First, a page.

Wilder Corporation owned several thousand acres of farmland on the Illinois River in Fulton County, Illinois. It sold the land in 2002 to The Nature Conservancy, which intended to restore it to an ecologically functional floodplain. Wilder warranted that the land was not contaminated by petroleum. Unfortunately, Wilder was wrong and the property was contaminated, apparently as a result of the local drainage district’s use and storage of petroleum on the property. The Conservancy sued Wilder for breach of contract and obtained a judgment for several hundred thousand dollars. Wilder brought suit against the drainage district, seeking indemnification for the damages it was ordered to pay the Conservancy. Judge Mihm (C.D. Ill.) granted summary judgment to the Conservancy. Wilder appeals.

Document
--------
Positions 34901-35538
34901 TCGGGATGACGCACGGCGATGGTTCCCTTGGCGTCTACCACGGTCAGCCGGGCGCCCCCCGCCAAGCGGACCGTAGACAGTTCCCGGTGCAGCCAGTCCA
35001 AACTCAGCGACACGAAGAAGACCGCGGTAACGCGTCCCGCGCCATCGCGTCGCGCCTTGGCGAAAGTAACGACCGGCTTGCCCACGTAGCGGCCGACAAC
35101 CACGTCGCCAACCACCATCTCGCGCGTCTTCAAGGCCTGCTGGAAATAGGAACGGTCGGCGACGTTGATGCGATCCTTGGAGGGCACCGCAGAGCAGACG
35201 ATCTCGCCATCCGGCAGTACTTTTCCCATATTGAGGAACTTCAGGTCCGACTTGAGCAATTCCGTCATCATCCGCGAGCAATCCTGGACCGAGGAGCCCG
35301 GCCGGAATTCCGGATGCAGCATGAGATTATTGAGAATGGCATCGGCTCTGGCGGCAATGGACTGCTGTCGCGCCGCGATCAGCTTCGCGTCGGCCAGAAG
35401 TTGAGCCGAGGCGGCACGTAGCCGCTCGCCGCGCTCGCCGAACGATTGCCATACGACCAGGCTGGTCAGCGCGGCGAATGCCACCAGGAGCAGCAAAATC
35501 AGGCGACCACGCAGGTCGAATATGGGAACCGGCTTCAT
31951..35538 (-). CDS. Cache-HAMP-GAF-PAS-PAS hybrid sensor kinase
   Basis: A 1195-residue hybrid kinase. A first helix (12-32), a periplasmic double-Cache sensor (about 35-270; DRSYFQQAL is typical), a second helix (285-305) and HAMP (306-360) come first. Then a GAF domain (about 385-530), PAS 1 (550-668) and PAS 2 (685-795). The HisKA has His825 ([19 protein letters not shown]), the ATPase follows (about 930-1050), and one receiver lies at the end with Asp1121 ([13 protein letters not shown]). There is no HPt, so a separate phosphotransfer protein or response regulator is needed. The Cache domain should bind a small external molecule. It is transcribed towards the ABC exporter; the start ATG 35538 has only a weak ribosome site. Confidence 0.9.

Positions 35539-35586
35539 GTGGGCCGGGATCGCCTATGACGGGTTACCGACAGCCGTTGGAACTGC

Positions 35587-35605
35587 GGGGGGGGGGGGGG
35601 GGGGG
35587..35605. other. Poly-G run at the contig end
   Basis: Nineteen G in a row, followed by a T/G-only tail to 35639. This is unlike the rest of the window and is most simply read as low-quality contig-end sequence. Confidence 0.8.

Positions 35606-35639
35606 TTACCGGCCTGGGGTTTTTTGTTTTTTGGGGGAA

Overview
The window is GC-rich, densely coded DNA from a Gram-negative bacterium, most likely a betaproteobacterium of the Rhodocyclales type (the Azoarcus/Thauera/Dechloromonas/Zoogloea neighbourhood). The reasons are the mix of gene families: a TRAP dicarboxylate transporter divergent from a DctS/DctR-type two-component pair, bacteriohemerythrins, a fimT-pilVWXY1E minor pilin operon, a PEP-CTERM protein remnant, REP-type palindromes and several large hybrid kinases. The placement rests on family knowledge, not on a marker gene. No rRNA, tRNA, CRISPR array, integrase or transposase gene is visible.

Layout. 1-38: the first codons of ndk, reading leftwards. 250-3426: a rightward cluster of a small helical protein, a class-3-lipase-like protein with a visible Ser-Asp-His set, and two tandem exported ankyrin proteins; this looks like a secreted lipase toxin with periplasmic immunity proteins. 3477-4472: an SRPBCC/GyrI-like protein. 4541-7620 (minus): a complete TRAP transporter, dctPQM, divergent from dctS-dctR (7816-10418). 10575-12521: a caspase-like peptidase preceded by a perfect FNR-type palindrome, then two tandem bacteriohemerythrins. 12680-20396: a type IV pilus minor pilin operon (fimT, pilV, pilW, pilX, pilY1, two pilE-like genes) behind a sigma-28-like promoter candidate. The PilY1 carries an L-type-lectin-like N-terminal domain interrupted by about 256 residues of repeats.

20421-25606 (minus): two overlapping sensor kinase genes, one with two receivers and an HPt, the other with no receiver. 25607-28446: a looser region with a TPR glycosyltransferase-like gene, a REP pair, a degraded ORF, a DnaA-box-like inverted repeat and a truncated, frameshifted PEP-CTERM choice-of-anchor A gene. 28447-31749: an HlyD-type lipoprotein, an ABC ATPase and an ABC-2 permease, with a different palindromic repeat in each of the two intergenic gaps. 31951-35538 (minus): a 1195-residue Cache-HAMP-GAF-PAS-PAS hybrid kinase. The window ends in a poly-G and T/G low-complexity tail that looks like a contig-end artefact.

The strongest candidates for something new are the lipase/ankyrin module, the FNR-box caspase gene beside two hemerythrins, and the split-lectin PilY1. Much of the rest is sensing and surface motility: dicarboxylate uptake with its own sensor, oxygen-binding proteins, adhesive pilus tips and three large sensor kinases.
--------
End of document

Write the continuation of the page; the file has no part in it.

In their opinion, Seventh Circuit Judges Posner, Flaum, and Hamilton affirmed. The Court briefly explored the common law of indemnity. It noted that the most common form of indemnity is contractual, as in an insurance policy. There is also non-contractual indemnity, as in where tort liability is shifted from a blameless person to a blameworthy one. Here, however, Wilder wants to shift its contractual liability on the theory that it was blameless and that the drainage district was blameworthy for the petroleum contamination. But the doctrine of indemnity simply does not apply in a situation like this. The district had no control over what warranties Wilder gave to the Conservancy. Furthermore, Wilder could have insisted on a subrogation clause, in which case he could have stepped into the Conservancy's shoes in a nuisance claim against the district. Having failed to do so, it cannot shift the liability to the district. The Court noted that the suit was also barred by the economic-loss doctrine.